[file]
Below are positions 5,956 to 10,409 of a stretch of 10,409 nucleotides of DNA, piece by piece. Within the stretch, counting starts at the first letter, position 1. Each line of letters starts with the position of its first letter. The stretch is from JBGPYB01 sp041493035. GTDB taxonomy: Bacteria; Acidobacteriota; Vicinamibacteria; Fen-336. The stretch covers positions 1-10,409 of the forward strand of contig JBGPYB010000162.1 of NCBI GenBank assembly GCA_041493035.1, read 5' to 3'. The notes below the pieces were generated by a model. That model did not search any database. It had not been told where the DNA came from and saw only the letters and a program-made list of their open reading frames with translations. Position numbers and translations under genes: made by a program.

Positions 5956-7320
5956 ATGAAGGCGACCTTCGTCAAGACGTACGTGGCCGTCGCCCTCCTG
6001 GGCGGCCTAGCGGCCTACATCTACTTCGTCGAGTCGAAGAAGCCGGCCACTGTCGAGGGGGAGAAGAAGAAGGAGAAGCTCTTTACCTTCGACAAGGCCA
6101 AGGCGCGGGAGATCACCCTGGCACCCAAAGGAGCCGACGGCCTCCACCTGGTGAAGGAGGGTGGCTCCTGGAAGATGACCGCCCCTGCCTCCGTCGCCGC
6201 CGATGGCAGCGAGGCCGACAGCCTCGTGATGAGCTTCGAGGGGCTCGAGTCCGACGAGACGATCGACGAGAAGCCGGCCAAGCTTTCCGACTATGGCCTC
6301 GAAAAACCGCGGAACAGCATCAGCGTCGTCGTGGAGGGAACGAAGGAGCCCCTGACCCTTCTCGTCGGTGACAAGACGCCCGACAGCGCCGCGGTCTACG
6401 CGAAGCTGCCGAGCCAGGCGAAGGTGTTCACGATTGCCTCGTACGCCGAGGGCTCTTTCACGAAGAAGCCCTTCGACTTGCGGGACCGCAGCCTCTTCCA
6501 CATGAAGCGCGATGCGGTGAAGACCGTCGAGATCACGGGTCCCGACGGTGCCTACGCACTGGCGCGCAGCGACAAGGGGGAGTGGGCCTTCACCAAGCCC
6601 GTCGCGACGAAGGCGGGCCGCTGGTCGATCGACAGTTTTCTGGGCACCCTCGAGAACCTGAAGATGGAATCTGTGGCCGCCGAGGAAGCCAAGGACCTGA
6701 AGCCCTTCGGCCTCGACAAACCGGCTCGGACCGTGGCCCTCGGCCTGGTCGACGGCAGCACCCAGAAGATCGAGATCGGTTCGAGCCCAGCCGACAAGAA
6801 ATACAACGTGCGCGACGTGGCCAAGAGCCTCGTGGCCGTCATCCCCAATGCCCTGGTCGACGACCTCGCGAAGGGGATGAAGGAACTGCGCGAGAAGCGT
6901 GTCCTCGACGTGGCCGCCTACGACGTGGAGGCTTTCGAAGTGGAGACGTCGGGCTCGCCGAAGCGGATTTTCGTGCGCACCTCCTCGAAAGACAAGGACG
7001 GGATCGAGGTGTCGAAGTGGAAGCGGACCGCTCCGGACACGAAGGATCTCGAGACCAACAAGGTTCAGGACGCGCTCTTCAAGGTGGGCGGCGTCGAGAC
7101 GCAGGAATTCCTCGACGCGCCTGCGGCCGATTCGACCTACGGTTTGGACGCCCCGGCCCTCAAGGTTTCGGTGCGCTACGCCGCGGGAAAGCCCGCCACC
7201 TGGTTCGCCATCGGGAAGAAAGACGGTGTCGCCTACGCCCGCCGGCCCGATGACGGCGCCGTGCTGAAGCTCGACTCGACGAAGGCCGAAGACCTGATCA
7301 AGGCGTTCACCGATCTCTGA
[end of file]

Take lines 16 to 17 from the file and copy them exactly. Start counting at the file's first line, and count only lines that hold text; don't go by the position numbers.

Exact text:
7201 TGGTTCGCCATCGGGAAGAAAGACGGTGTCGCCTACGCCCGCCGGCCCGATGACGGCGCCGTGCTGAAGCTCGACTCGACGAAGGCCGAAGACCTGATCA
7301 AGGCGTTCACCGATCTCTGA